The Hand Tool Preservation Society of Western Australia meets to discuss the latest finds in old hand tools, and to show off recent purchases. The hand tools are not restricted to any particular profession, era, quality or function. Join the club to meet with enthusiasts with similar interests, and learn more about your tools.


Monthly meetings showing off new acquisitions

There are many opportunities throughout the year to buy and sell tools, as well as for finding out about the obscure and strange. We also participate in a number of festivals and shows, allowing members to discuss and demonstrate to members of the public.

For more details, including annual fees, please refer to the Contact Details page. 

Recent News

  • Detroit Tool Co. Robin is looking for a hand wheel and information on this combination,  anvil, vice and blower. If you can help Robin please reply to by phone or email through Contact Details above.This is a combination blacksmiths anvil, vice and blower that recently came out from the Uk, made by the Detroit Tool Co., 26" long x 6.5" wide x 9.5" high and weighing in at about 25 kilos.  I am chasing any information regarding this company and the combination machine, and also a  spare hand wheel to replace the one that is missing for the blower unit, this would have been about 6.5" in diameter to match the existing wheel that is on the vice. In ...
    Posted Sep 20, 2017, 8:37 PM by Geoff Emms
  • Coopering Long Planes Member Robin is looking for any information about these long planes. He would like information on the lengths, timbers, construction methods and anything else about them. If you have any information available for Robin, or some photographs of any such items in your collection, please contact us.Contact details for the club are listed on the Contact Details page.
    Posted Jan 30, 2013, 5:37 PM by Hand Tools Preservation Newsletter
Showing posts 1 - 2 of 2. View more »


  • NOT JUST ANOTHER STANLEY BLOCK PLANE.... The No 60 series of low Angle Block Plane, were primary designed, for freely planing end and cross grains, hence the low angle, and the sharpening degree of the blades 20° for the No’s 60 & 61 and 12° for the No 60½.                                              Now just a little diversion, but I will get to the point. My knowledge of block planes, was very limited, that is besides using them. So I decided to give my brain a bit of exercise, and do a full Case Study on the No’s 9½ series block planes, these cover the No’s 9¼ & 9¾ tailed version. But soon came to the conclusion, that it also covers the No’s 15, 15½ , 16 , 16½ , & 17 ...
    Posted Mar 1, 2019, 8:38 PM by Geoff Emms
  • Notes on Restoring a Plane.                                                                                  Figure 1. The Plane as Found. Plenty of Surface Rust and Minor Damage to The Wood.Among tools being auctioned by the club from the estate of former HTPSWA chairman and founding member, the late Bob Shoosmith, was a derelict rusty Spiers infill plane.It would have attracted a lot of interest except for some major damage to its rear, where a long past former owner had cut away a section of wood in a most unprofessional and unattractive manner.Figure 2. Major Damage at Rear of planeI could, and perhaps should have avoided it, but I am a sucker for a challenge, so I bid for it with little opposition and won.It was not at all clear ...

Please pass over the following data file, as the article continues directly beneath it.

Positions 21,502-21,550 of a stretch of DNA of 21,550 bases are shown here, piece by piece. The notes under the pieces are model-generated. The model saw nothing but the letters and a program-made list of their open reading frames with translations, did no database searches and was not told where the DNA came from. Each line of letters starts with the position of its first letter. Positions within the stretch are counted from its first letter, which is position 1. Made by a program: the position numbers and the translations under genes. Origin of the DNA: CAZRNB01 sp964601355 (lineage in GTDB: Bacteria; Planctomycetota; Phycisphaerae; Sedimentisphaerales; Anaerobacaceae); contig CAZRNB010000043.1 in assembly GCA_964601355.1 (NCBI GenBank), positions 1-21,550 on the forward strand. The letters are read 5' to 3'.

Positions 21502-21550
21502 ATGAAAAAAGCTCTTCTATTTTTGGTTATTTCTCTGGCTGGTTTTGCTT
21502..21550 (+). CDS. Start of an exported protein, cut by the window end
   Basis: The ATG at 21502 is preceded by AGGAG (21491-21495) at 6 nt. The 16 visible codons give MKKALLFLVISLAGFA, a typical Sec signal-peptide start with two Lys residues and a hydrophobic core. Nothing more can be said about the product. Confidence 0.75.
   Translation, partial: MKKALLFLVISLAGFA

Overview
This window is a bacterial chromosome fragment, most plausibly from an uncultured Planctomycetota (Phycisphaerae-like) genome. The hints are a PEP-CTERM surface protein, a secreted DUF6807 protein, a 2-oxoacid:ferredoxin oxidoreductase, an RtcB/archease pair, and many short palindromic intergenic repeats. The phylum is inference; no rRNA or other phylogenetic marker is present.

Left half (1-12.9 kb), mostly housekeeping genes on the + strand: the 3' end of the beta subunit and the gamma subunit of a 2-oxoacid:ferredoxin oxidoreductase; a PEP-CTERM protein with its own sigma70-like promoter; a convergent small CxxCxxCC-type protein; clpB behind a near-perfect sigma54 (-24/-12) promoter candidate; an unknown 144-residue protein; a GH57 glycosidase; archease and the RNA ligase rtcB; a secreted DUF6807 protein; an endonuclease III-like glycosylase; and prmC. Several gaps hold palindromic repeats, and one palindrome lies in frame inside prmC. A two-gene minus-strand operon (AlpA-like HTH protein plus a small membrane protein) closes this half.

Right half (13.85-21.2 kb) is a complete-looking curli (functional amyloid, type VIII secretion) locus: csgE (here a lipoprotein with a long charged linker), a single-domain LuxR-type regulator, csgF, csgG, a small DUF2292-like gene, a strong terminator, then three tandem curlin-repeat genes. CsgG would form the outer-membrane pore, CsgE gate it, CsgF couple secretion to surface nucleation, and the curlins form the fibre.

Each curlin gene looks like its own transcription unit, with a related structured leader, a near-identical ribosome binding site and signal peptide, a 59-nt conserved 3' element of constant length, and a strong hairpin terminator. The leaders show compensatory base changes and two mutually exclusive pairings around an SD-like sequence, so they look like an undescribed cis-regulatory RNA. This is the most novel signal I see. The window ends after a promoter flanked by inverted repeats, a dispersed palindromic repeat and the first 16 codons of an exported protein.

Posted May 5, 2018, 1:53 PM by Geoff Emms
  • Bailey Pre Type 1 Vertical Post Plane. ACQUISITION TO MY COLLECTION No 3 Pre Type 1 Bailey Vertical Post Plane. Leonard Bailey (1855-1905) was an inventor and manufacturer. Working as a cabinet maker approximately 1839-1849, he began messing around improving the wooden planes he worked with. Although iron planes have known recordings as far back as 400AD in Roman days, their blades were more in a position for scraping. Much later, around 1827, a man called Hazard Knowles ( a carriage maker ) came out with an iron plane but with a wooden locking wedge and a quarter of a century later in 1854, a Birdsville Holly obtained a patent on a jointer plane, which was twenty and a half inch long iron plane but it had ...
    Posted Feb 11, 2018, 2:20 PM by Geoff Emms
  • Hert Varken. (pre 1740) This is a Dutch plane which gave difficulties for the English translator for it is called “The Pig”. The reference book ‘Four Centuries of Dutch Planes and Planemakers’ has illustrations of the pre 1740 plane. One can see small holes front and back which were for depth pins, the horn at the front is for someone to pull the plane as is the hole at the toe which allows a rope to be used. This is thought to be a non adjustable plane because the single skate appears to need a locating track.             The illustration of the post 1740 Varken shows an adjustable depth stop. Also two holes which are for the posts of the adjustable fenceThis is the ...
    Posted Apr 13, 2017, 3:19 PM by Geoff Emms
  • Heritage. It’s All In The Story How many times do we wonder if only the tools could talk. Recently we were donated some very plain well used and mostly ordinary every day tools that belonged to their Grandfather-Frazer Paterson Henderson 1894 to 1963 Frazer, from Scottish parents was an apprentice carpenter in Kalgoorlie/ Boulder before enlisting with the AIF in October 1915 and served with the 4th and 15th Field engineers. Whilst fighting in Marseilles he was wounded  and returned to battle on two occasions ,was returned to England  and repatriated with” debility” in 1918 and discharged in 1919. He returned to WA and worked on a family orchard , was married in 1920 ,Worked for DJ Chipper ...
    Posted Oct 28, 2016, 2:47 PM by Geoff Emms
Showing posts 1 - 5 of 31. View more »